Nikola Stock Is 80% Off Its High Price: Time to Buy?

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Things finally seem to be moving in the right direction for Nikola (NASDAQ:NKLA). Last month, the company signed a deal that could lead to an order of 100 trucks from Total Transportation Services. Nikola’s stock is also gaining momentum and has risen significantly since the deal was announced. Yet the stock is roughly 80% off the high price of nearly $80 it reached in June last year. Let’s see if Nikola’s progress, and its stock’s improved valuation, makes it a buy right now.

Nikola’s progress on its plans

Nikola plans to start delivering trucks before the end of this year. In the long run, the company aims to develop battery electric vehicles (BEV), hydrogen fuel cell electric vehicles (FCEV), and heavy-duty trucks. It is in the process of validation and testing of 14 prototype trucks. Nikola has made substantial progress in building manufacturing facilities in Arizona and Germany. It expects to start trial production in its German facility this month and in Arizona next month.

A hydrogen refueling station with two white trucks and a white car. Solar panels and wind turbines are in the background.

Image source: Getty Images.

Nikola’s energy business unit is focused on developing hydrogen fueling stations for its FCEVs. The company collaborated with TravelCenters of America in April to install hydrogen fueling stations at two of its sites.

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Competitive environment

While Nikola’s progress sounds encouraging, the market for electric vehicles is intensely competitive. Top legacy automakers are all looking to grab the BEV and FCEV market opportunities. Hyundai Motor, Toyota Motor, and General Motors are among the automakers working on fuel cell electric trucks. Similarly, in the BEV segment Nikola faces competition from Volkswagen, Tesla (NASDAQ:TSLA), Daimler, BYD, Volvo, and others who have launched or plan to launch heavy-duty battery electric trucks in the coming years. 

A person using a laptop in their home workshop.

Image source: Getty Images.

These legacy automakers have greater financial, technical, manufacturing, and marketing capabilities than Nikola. So, producing and selling electric trucks profitably would be extremely challenging for Nikola. Even if the company succeeds in rolling out initial models, which in itself is a tricky task, carving a place out in the competitive market would be incredibly difficult for Nikola.

Nikola is believed to have bright prospects due to its growth plans in the FCEV segment as batteries right now aren’t very optimal for heavy-duty vehicles. However, it faces competition even in this segment from legacy automakers. Moreover, advancements in batteries and availability of charging infrastructure may erase those benefits, too. Volkswagen’s Scania has already launched battery electric trucks while Tesla plans to launch its battery-powered semitruck soon.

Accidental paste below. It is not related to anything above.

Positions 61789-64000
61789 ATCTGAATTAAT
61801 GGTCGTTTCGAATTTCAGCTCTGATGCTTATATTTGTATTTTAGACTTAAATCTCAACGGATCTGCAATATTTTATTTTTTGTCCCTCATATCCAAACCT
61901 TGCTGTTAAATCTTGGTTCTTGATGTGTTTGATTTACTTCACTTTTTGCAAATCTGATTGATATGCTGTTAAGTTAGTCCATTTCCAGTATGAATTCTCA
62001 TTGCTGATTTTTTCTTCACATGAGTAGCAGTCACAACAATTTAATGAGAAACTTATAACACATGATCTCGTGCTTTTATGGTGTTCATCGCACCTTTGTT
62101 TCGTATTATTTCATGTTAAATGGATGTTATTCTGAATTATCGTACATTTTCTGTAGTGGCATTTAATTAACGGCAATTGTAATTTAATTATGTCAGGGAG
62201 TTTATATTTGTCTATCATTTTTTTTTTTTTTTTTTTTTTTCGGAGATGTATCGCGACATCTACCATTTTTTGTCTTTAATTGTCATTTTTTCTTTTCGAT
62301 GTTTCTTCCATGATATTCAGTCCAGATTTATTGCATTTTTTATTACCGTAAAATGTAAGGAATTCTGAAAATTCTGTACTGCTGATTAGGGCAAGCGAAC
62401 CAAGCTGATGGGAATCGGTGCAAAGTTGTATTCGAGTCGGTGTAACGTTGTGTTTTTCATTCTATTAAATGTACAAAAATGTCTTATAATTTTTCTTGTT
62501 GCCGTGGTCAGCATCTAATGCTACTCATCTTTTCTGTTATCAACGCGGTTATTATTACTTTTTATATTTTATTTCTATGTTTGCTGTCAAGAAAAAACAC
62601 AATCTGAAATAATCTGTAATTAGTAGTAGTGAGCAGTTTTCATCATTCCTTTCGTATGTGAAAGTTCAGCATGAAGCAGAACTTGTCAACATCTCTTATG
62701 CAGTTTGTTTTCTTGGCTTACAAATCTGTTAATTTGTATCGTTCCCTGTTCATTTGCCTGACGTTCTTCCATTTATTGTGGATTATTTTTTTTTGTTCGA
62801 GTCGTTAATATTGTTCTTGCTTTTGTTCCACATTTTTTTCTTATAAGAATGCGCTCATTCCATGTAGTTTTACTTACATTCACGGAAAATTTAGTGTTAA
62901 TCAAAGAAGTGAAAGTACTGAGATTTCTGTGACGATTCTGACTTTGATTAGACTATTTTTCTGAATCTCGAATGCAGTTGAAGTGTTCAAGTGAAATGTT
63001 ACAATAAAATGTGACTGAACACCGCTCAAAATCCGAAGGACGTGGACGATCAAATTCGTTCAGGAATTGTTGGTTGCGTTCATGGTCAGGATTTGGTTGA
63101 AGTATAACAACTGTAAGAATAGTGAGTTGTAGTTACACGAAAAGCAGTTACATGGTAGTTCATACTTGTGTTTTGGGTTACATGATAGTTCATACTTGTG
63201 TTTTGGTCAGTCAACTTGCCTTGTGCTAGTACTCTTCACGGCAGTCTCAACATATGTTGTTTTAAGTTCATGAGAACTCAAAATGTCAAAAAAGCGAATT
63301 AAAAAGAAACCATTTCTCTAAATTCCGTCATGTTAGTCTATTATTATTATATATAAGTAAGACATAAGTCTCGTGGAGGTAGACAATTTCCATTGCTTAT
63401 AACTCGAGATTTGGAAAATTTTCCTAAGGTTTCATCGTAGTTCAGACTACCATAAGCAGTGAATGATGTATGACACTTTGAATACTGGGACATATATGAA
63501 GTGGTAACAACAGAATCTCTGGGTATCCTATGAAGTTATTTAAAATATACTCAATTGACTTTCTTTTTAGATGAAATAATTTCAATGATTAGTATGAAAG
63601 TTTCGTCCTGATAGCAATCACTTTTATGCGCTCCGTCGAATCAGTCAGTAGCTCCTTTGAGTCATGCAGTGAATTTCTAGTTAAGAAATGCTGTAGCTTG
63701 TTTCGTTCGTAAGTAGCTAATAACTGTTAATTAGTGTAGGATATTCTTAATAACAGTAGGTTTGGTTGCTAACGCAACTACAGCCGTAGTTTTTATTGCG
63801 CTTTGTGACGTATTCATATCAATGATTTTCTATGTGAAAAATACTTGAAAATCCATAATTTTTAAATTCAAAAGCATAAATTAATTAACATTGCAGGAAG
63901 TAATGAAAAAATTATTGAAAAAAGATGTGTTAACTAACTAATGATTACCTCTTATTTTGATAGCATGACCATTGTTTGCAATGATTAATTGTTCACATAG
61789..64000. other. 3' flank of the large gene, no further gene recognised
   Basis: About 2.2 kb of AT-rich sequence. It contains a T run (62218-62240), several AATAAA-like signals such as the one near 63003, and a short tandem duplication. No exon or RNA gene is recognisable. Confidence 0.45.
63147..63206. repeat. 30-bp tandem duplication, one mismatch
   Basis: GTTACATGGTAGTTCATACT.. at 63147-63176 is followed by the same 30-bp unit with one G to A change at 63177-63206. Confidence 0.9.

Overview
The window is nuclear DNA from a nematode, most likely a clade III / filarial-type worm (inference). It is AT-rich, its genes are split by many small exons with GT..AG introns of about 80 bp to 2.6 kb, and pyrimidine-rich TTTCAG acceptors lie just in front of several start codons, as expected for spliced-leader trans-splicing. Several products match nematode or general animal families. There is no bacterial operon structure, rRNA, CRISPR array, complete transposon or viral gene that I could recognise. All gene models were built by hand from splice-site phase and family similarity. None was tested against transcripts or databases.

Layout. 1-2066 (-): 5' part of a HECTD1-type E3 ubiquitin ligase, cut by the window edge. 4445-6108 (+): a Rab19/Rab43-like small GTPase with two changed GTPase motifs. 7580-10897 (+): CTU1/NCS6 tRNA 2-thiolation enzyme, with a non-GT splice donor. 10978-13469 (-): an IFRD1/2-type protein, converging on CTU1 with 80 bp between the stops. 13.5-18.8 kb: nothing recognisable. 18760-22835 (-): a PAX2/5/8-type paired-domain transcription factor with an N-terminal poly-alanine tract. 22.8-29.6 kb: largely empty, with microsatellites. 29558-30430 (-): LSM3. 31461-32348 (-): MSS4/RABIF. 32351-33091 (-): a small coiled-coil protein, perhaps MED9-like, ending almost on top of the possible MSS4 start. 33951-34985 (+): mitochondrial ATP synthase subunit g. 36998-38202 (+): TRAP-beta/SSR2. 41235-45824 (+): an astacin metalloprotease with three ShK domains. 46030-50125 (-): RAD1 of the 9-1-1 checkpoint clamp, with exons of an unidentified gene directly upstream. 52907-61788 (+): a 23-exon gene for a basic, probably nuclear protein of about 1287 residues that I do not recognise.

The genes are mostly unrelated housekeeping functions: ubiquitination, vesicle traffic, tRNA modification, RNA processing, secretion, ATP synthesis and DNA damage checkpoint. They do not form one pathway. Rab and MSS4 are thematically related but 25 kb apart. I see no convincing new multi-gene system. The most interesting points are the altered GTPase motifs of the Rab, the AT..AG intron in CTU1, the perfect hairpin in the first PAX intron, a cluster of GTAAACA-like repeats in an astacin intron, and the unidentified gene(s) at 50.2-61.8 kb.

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Lack of trust is a key issue 

In addition to stiff competition and uncertainty surrounding the pace of growth of FCEVs, a key risk to consider relates to Nikola’s management. The company has made false claims about its technology earlier that led to the departure of its founder. With that background, the potential successful launch of its very first truck itself remains questionable. 

Let’s assume that the new management is more committed to the company and its shareholders. Still, Nikola stock has a market capitalization of around $6.7 billion. Even with its sales target of around $3.2 billion for 2024 that the company provided at the time of listing, the current price implies a price-to-sales ratio of more than two. Apart from Tesla, all legacy automakers working on electric trucks have a price-to-sales ratio below one.

Nikola is still pre-revenue and has yet to deliver its first truck. Its ratio is based on sales more than three years down the line. Production delays are quite common for auto start-ups and the sales number looks optimistic. The company has already revised down its projected 2021 revenue from the previously announced $150 million to $30 million. In fact, the lower end of the guidance is revised to $15 million for the year. But even $30 million is one-fifth of what it had earlier guided. Lower expected revenue makes the price-to-sales ratio even higher.

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Nikola seems to progressing, albeit slowly, in the right direction. However, with Nikola’s past troubles and the risks it faces, it is difficult to assume that it will deliver what it is promising.  I would consider the stock only when it starts production and delivers trucks that meet safety and performance benchmarks. Considering the substantial risks involved, investors would be better off by avoiding the stock for now.

This article represents the opinion of the writer, who may disagree with the “official” recommendation position of a Motley Fool premium advisory service. We’re motley! Questioning an investing thesis — even one of our own — helps us all think critically about investing and make decisions that help us become smarter, happier, and richer.



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